Scot asked Fr. Carlos how these small groups form in parishes. Fr. Carlos said a pastor sees the need of the lost sheep, especially those who are far from the Church, and so he forms a catechesis, which starts with a team from the Neocatechumenal Way from another parish. There are 15 talks that include a strong call to conversion and a proclamation of the kerygma. They include the message that God loves you, that Christ wants to give you his Spirit to know that your life is not a mistake and that God has a plan for you. The catechesis slowly leads people to the conviction that they want the Spirit of Christ in them to create hope in them and bring them to eternal life.
Gradually the desire to the deepen the faith grows and then they invite them on a weekend retreat, which teaches them the fundamental importance of the Eucharist and show them the Way, which is the Sermon on the Mount. The people are invited to participate in a community of the Neocatechumenal Way, which forms in the parish, led by the pastor and in communion with the catechists entrusted the pastoral care of the community. The community works on a tripod: celebration of the Word of God celebrated on Wednesday, the Eucharist celebrated by the community on Saturday, and then a monthly meeting to share experience and life together.
In the community, people learn to read Scripture and to read it in light of their life, they learn the importance of the roles of community, and the Eucharist becomes the heart of the community. Fr. Carlos said for him what helped him the most was the brothers and sisters of the community, who helped realize he was not alone on the journey. In the beginning, there re many walls between people, but over the years the barriers between people come down and they share more and more of their lives.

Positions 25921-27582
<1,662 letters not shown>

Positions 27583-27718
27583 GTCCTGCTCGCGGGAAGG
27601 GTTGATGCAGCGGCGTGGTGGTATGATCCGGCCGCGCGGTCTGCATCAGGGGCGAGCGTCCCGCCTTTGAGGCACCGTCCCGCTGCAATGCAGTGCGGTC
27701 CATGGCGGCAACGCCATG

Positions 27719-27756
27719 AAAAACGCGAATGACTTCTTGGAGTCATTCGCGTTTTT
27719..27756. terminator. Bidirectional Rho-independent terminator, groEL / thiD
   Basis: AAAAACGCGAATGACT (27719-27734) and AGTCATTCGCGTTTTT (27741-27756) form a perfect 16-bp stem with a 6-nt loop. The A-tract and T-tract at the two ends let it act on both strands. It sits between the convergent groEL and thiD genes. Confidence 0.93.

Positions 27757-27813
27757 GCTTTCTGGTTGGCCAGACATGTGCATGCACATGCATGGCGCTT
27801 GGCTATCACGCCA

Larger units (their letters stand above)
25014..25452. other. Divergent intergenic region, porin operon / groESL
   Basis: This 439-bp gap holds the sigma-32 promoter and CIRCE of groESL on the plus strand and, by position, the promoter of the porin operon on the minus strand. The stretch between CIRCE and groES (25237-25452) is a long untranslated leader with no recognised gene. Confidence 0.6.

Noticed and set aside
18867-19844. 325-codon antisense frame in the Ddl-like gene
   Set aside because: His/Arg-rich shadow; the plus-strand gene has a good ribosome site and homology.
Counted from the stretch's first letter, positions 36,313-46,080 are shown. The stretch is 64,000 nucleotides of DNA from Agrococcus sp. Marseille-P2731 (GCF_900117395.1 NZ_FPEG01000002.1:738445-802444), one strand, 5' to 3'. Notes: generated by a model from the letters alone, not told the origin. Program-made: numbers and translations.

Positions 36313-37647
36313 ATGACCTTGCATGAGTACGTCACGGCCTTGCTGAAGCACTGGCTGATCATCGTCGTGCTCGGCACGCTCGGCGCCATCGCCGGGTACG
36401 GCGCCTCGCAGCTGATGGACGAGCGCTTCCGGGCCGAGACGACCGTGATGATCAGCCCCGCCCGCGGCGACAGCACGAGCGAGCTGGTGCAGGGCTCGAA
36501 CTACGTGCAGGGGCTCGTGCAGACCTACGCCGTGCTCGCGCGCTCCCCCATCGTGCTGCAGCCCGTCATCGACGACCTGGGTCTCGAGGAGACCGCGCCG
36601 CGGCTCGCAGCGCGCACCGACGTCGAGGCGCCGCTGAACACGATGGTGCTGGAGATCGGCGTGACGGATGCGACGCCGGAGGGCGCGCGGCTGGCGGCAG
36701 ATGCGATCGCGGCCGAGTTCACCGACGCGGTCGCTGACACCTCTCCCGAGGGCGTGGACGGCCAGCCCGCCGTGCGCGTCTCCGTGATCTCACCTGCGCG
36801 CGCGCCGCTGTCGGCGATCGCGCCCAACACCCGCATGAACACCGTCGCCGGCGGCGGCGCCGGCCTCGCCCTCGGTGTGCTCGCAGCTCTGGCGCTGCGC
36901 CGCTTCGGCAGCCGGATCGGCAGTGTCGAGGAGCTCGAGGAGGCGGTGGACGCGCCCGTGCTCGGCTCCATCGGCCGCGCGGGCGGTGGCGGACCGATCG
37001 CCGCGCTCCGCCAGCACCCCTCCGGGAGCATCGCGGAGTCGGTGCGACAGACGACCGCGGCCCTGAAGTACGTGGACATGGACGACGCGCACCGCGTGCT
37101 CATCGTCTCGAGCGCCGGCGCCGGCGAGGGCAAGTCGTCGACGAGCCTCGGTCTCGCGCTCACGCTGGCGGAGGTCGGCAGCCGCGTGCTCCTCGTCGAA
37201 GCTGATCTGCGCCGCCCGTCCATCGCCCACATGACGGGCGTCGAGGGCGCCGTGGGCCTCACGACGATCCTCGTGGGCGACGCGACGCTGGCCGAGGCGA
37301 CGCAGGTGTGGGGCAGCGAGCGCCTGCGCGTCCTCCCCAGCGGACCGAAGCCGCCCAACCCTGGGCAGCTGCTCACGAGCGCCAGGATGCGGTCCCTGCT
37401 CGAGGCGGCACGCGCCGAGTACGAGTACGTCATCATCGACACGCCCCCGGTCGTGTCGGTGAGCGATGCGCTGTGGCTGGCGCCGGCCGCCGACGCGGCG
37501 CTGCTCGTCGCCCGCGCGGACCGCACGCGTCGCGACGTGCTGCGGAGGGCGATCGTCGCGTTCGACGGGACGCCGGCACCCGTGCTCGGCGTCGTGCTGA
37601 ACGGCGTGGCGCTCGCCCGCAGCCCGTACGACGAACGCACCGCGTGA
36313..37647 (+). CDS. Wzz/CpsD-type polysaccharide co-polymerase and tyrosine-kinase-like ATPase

Scot said the Way is in 87 countries, there are 750 communities in the US, and in the Archdiocese there are 15-20.
Scot asked Antonio how he and his family came to the US. They were members of the Neocatechumenal Way in Spain and families can enter the missions where they are sent out to dioceses where they are welcomed and take part in the creation of new communities. Antonio said this was the idea of Pope John Paul II in his call for a new evangelization of Europe. Originally they were sent to northern Europe where it was Christian but not very Catholic. The first families were sent to northern Norway.
Antonio said the Neocatechumenal Way would not be here today without the work and advocacy of Blessed John Paul II.
He said he met his wife in the community, they got married, and started having children. They learned in the community that if you let God lead your life, you will experience God’s eternal life and the love of God. At a certain point they heard a call to present themselves for the mission and let others discern whether they were truly being called. They offered for four consecutive years and nothing happened so they bought a house. At that point they entered in the lottery and they were sent to Boston. Cardinal Law had requested two families for the Archdiocese. They had 7 children at the time and have had 4 more since then.
Scot said Cardinal Law didn’t call him to be the editor of the Pilot. Just wanted them to be a presence of living the faith in East Boston. There was no job waiting for him here and he wasn’t an employee of the Archdiocese. He left his job as a manager at General Electric in Spain and came here. When they first arrived, they lived in a closed convent. He didn’t have a job for several months and eventually got work for the state. From there, after several other stops, he eventually became editor of the Pilot.
Fr. Carlos said people who want to know more can contact him at Immaculate Conception Church in Revere and he will help people find a community. A pastor who is interested in founding a community in his parish can also talk to Fr. Carlos. Antonio said any parish with a community can see the amazing fruits of these communities in the parish.